Jill Hicks-Keeton previews her new book Arguing with Aseneth: Covenant without Circumcision? What to Do With a Woman
Hicks-Keeton: “The character of Aseneth becomes transformed from material mother of the sons of Joseph to mythic mother-figure for the tribes of Israel and penitent nations who join in worshiping Israel’s God. She has become, in this ancient tale, a productive site of intervention in Israel’s story—a matriarch who matters in the history of and for the future of God’s covenanted community.”
Amy Hughes also discusses her new book co-authored with Lynn Cohick: The Challenge of Writing about Early Christian Women
Hughes: “Women contributed substantially to the theological development of early Christian communities. Most of our evidence for this, however, comes from the theological work done by representations of women in texts written by men…How did women of various regions, backgrounds, situations, and temperaments assume authority, exercise power, and shape both their legacy and the legacy of Christianity?”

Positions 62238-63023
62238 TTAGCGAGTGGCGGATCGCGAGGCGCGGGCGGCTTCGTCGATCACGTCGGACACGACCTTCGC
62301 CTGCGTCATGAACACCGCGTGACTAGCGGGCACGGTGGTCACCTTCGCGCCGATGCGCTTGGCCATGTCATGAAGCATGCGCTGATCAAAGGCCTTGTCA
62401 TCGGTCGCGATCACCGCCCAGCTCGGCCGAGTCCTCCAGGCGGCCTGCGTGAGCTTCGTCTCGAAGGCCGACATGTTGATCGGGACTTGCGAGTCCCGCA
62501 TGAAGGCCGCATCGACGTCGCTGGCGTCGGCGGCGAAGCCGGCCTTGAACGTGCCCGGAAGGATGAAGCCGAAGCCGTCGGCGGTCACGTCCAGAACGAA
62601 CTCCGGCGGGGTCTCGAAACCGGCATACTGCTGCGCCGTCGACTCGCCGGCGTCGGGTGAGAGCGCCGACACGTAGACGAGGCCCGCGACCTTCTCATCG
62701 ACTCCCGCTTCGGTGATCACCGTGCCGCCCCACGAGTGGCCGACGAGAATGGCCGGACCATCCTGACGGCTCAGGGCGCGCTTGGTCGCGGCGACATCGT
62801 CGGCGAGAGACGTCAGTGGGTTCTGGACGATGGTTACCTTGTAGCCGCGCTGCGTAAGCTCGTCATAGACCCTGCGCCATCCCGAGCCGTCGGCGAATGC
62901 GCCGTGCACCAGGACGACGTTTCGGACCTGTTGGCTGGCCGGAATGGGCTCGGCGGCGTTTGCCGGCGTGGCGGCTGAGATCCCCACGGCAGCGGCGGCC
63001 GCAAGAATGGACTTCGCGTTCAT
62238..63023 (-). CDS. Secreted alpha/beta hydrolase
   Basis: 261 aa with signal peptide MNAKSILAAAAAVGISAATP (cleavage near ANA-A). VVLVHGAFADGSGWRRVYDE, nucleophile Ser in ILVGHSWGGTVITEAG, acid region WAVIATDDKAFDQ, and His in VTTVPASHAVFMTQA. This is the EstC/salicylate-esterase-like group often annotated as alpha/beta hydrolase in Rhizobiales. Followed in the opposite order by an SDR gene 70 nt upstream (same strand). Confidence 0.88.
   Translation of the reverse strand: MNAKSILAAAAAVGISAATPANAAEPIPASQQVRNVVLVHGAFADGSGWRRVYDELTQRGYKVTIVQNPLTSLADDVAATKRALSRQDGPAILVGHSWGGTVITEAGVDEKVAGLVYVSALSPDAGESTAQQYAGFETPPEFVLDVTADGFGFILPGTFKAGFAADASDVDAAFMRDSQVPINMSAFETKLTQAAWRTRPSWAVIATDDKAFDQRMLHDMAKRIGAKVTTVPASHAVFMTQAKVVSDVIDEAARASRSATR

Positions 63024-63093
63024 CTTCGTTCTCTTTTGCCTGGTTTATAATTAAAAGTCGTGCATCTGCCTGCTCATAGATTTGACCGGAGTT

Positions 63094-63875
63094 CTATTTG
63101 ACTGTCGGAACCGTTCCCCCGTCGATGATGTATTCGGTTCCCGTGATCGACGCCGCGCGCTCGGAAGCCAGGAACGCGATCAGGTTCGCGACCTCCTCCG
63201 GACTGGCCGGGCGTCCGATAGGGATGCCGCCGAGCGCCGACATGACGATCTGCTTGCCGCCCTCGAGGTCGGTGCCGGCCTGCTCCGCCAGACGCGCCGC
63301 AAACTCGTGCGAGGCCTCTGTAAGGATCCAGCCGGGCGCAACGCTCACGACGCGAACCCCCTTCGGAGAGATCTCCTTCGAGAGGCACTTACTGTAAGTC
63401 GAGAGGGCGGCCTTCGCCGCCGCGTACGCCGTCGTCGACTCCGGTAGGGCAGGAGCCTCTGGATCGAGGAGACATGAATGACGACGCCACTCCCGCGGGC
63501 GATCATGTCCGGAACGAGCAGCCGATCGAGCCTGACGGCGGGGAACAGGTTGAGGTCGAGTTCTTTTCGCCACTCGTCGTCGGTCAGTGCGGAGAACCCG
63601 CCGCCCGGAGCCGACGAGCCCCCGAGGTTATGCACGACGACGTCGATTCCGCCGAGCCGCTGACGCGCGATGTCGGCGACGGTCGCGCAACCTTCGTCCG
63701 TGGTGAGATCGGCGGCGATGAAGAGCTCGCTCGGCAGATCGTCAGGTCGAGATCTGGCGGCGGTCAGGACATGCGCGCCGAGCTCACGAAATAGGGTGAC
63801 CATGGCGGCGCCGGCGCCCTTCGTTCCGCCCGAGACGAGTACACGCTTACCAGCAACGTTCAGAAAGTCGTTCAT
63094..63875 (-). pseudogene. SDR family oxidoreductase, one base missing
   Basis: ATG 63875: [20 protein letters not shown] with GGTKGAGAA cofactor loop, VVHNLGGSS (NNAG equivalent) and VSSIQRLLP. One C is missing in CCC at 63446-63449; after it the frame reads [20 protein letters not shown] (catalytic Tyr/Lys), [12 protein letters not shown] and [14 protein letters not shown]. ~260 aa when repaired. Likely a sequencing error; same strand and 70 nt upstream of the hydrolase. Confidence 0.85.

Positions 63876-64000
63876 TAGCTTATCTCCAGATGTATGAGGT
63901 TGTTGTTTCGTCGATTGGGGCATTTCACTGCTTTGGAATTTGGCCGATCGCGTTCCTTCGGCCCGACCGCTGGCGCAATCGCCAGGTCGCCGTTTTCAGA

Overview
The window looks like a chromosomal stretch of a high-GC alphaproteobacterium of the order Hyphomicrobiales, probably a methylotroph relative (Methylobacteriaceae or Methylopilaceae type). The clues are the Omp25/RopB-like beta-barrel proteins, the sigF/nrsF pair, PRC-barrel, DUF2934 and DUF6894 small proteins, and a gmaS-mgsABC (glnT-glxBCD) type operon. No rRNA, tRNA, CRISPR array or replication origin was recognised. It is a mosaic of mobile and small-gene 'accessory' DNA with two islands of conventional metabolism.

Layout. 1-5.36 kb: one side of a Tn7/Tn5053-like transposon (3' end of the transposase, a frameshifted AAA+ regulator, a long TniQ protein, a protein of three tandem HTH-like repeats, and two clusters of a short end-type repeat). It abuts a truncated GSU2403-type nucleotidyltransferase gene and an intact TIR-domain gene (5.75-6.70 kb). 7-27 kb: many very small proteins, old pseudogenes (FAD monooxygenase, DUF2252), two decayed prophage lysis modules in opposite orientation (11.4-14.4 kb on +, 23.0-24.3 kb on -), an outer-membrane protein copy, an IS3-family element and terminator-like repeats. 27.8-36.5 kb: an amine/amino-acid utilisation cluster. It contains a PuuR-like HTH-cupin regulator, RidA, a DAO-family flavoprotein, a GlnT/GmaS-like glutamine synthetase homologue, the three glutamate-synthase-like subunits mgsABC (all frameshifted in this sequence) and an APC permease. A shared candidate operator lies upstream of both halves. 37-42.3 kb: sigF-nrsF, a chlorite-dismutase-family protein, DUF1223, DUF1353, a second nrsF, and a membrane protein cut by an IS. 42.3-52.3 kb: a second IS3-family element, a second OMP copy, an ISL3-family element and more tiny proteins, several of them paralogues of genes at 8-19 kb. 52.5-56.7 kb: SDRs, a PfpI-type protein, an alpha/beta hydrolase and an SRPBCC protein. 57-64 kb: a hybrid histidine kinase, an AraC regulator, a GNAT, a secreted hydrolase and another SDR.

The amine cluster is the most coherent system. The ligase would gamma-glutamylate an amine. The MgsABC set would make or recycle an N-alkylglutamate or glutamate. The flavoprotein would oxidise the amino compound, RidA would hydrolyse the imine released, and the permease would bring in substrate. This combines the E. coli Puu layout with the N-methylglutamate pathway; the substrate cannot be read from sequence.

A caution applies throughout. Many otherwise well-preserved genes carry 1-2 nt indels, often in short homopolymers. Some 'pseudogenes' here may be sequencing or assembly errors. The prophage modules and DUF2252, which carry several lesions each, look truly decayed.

Articles and News
Cynthia Baker at Bible Odyssey looks carefully at the question of the emergence of Judaism.
New (affordable!) textbook specifically dealing with Jews in Late Antiquity.
Josephine Quinn on the importance of moving beyond tired limitations of “Classics” that include only Greeks and Romans.
CFP for Heidelberg conference next year to tackle two centuries of the Wissenschaft des Judentums.
Short snapshot video interview with Paula Fredriksen on Judaism and Hellenism.
Andrew Mark Henry provides a short YouTube intro to the Qumran community (with onsite footage).
Candida Moss addresses the church recently discovered underwater in Iznik, Turkey.
Brand new Armenia exhibition about to open at the Met Museum, NYC.
The Day of Atonement #Yomkippur is over now for another year. We hope that everyone observing the day had a meaningful one, full of prayer, contemplation & not too much hunger pain (like this guy in #HebrewProject Add MS 26968). pic.twitter.com/ShaACRvORd— BL Hebrew Project (@BL_HebrewMSS) 19 September 2018
In print since 1889, on twitter since rn. #myfirstTweet— The Jewish Quarterly Review (@TheJQR) 14 September 2018